The annual Out In The Streets Music & Arts Festival descended on NYC – a momentous gathering of marvelous indie rock talent spread across two blisteringly hot and sweaty Summer days in July. The festival was once again held on the gorgeous park grounds of Flushing, Queens’ historic Onderdonk House, the oldest surviving Dutch Colonial stone house in the entirety of New York City. The house is one of those miraculous, hidden Big Apple gems that can be too easily walked past and missed, though the 2-acre block plopped in the middle of a heavily industrial area on the Queens-Brooklyn border that holds tremendous history. Beyond the huge music tent, the festival had lots of excellent food and drink tents, as well as copious stands for local pottery artists, super rad jewelry makers, artists, vintage clothes vendors, in addition to inventive leisure activities like a hair-braiding station and cool inflatable kiddie pools to chill out in to. It was an amazing way to take in the modern luxuries in the middle of a deeply beautiful historic site.
My first band of the day was the elegant art rock of the Brooklyn quartet by the name of SOFTSPOT, who swell and throb over trippy beats and atmospheres as frontwoman and bassist Sarah Kinlaw displays a intoxicating inclination for performance art. Next was a Dallas band called Party Static that particularly impressed with a dueling singer shtick that really stuck as they played off of each other with sparring roars. That was followed by the Brooklyn power trio B Boys, who have some real intellectual struggles going on lyrically juxtaposed to some real full-forward rock reminiscent of some classic NYC artists like Television and Richard Hell and the Voidoids.
You could really start to feel the Summer heat as the expansive lineup of FUTURE PUNX recovered an early 80s astral zone between new wave and post punk they aptly call “post wave.” After that was one of my favorite local bands, Beverly, who have a lot to prove these days, as one half of their female rocker power Frankie Rose (previously of Crystal Stilts, Vivian Girls and Dum Dum Girls) left to go solo after their awesome-tastic debut album Careers a couple years back. They have since impressively powered on with the always enchanting singer/guitarist Drew Citron and blistering axeman Scott Rosenthal as the central figures. Their new follow-up The Blue Swell is a wonderful new turn for this budding band, injecting a darker, more emotional NYC vibe into their jangly, echoed, shoegazey, indie rock sound they’re so damned good at. Following no one and only charting on their own sonic onslaught of a path was NY’s own Big Ups, who came charging in guns blazing with their brilliantly engaging brand of punk, which never fails to deliver a loud and zany brand of rock every time I’ve been lucky enough to be assaulted by them in the past few years. Check out their new album Before A Million Universes if you know what’s best for ya’, or else they may come over and blow out your home speakers regardless.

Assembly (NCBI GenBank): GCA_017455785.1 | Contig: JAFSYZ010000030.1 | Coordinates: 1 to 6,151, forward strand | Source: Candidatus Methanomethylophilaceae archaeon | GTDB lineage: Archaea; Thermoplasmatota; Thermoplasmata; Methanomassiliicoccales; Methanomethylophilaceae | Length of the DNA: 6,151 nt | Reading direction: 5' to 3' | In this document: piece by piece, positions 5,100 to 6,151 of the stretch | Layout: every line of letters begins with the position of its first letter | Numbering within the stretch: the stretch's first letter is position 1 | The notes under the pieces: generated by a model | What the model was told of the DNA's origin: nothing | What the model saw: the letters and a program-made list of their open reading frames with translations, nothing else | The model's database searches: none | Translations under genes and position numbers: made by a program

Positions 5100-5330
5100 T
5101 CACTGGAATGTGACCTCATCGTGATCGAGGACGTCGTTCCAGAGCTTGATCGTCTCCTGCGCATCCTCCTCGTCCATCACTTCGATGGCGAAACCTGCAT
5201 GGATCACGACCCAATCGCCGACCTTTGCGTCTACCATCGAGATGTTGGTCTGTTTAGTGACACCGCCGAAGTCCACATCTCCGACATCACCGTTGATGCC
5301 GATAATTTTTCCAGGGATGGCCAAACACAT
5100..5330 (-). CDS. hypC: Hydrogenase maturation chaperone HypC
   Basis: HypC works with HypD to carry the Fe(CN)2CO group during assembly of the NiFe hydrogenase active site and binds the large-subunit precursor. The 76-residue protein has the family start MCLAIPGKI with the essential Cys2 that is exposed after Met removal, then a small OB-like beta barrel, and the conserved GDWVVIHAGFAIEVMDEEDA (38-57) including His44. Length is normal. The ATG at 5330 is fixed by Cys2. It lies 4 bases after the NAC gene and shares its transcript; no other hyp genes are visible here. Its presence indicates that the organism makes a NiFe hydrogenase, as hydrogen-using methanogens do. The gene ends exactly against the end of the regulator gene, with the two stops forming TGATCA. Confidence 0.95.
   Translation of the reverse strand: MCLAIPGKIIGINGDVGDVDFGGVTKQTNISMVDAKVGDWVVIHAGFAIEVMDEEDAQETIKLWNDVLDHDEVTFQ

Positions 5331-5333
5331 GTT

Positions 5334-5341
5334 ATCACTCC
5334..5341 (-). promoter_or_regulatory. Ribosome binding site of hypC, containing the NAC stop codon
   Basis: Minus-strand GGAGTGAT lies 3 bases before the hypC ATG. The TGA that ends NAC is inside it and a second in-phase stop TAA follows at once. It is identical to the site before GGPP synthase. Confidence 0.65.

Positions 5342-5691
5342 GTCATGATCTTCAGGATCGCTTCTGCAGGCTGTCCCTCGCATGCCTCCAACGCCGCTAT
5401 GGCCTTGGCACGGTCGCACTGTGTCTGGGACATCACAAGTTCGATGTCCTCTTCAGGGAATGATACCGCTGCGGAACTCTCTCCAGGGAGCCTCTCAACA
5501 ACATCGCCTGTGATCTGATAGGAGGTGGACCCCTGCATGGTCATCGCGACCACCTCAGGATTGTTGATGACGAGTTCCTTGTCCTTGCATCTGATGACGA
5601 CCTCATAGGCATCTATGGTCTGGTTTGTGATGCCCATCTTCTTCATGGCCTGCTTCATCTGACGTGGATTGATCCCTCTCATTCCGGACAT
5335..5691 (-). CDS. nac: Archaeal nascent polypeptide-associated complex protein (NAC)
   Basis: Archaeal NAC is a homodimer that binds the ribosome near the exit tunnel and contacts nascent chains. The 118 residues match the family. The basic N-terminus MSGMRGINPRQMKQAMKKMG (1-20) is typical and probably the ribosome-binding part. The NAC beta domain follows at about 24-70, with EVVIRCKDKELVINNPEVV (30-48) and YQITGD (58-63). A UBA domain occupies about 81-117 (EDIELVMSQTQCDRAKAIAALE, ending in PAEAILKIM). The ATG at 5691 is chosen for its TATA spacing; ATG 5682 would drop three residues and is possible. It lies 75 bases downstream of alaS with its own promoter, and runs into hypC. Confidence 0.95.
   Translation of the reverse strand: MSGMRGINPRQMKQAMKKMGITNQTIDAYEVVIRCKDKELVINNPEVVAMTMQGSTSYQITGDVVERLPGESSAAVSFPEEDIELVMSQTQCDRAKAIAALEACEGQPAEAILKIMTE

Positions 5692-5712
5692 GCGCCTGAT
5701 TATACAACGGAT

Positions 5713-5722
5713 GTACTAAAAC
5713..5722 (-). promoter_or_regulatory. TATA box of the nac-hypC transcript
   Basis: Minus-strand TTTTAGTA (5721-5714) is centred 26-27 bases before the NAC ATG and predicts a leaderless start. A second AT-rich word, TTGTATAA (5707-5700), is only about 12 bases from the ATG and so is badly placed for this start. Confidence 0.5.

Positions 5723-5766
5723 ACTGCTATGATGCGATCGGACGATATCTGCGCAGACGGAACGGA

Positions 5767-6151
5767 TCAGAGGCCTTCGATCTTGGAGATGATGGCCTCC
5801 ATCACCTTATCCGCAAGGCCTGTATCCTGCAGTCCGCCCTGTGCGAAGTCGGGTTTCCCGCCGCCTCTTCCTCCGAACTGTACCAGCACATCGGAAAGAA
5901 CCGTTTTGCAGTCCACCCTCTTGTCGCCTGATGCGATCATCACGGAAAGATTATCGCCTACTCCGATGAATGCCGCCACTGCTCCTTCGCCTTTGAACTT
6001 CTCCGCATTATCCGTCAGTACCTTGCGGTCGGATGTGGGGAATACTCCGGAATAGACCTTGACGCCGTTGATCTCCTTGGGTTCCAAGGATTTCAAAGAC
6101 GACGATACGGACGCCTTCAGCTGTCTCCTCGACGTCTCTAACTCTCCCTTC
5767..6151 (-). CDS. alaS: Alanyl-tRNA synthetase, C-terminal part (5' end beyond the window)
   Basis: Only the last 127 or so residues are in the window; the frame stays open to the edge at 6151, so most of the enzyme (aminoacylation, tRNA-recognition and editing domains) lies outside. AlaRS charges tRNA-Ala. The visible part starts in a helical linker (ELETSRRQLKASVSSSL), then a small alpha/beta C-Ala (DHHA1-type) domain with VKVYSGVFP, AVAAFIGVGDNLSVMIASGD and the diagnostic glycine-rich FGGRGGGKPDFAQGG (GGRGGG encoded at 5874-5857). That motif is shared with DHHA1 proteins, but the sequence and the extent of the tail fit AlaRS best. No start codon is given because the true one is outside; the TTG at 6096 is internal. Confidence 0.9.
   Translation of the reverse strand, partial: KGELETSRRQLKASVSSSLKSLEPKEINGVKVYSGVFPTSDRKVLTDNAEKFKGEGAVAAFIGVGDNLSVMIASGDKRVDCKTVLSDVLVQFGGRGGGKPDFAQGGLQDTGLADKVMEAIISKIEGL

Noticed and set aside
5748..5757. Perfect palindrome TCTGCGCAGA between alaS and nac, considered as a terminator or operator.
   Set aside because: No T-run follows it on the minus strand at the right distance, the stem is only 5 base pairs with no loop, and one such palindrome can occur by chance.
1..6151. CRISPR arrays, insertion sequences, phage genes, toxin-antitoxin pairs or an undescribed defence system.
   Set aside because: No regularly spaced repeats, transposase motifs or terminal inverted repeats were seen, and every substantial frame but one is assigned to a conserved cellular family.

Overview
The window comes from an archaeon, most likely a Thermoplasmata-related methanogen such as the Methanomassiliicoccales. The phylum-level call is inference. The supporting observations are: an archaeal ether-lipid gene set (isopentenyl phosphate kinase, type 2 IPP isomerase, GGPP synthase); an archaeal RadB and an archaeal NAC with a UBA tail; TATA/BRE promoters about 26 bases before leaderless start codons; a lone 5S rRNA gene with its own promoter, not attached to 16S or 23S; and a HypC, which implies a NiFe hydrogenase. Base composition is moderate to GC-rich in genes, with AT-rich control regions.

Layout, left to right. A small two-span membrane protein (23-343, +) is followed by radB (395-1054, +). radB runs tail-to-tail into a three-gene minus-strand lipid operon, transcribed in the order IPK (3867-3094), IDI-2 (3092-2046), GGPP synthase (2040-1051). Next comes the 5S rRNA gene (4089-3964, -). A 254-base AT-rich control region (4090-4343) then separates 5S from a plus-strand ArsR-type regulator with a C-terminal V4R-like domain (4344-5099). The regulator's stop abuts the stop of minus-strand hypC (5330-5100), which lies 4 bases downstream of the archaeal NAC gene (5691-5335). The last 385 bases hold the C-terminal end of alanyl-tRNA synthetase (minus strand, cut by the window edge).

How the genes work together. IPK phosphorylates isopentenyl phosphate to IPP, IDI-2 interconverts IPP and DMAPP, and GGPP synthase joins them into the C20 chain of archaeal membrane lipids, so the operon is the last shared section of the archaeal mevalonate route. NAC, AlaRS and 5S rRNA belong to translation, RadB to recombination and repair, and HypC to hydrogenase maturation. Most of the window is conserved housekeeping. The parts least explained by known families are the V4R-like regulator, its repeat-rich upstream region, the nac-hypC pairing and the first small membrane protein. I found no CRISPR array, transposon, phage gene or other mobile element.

One of the big personal surprises of the first day’s proceedings was Guerilla Toss, a band I had always seemed to miss since they moved down to NY from Boston, but now I see what the hubbub was all about. Their sound is a synthy brand of punk where molten internal chaos twists into outright volcanic furry, with frontwoman Kassie Carlson delivering largely spoken-word types rhymes and poems in the guise of a worked up Patti Smith or a spazzed out Kathleen Hanna somewhere in between her Bikini Kill and Le Tigre days. Their new disc of screeching funk that dances to its own beat is called Eraser Stargazer and is definitely worth busting up your living room for, and certainly don’t miss them next time they destroy a stage near you. Next was Potty Mouth, who have apparently moved out to the sunny shores of LA from the liberal arts mecca of Western Massachusetts but are still kicking rock n’ roll ass and sexist jerk boys alike. They have a catchy pop edge with a growling riot grrrl edge that reminds me a bit of those early 90’s Joan Jett/L7/Liz Phair days, but they still definitely kick it to their own unique beat.
The headliner of the first night was the eternal Brooklyn punk boys The So So Glos, who never fail to bring on the full sweaty exuberance of pure rock n’ roll power every time I’ve seen them. They harken back an essential classic feeling of a bygone pre-gentrified NYC of dirty dive bars, strip joints, graffiti-covered everything, and the hardest-core punk music around. Being such an in-your-face post-punk type of band, there is, of course, many similarities to bands of the past, from oldy-punk like Ramones and The Replacements, to old-ish skate punkers like Descendants and Suicidal Tendencies, to the Bad Religion and Pennywise sounds of the 90’s, and even Strokes, Titus Andronicus, and Japandroids of more recent times. Still, they remain true to their roots-based sound as they scream and leap about the stage in adrenaline-charged abandon. Their new album KAMIKAZE stays true to that vision, while cynically acknowledging that everything has changed so much in NYC over the past couple decades. This created a thought-provoking juxtaposition to recent fears of all the city’s staggering expansion, gentrification, and transformation into inspirational perspective atop this aged historic landmark that has seen more change than any of us could really comprehend over its lifetime.
Article: Dean Keim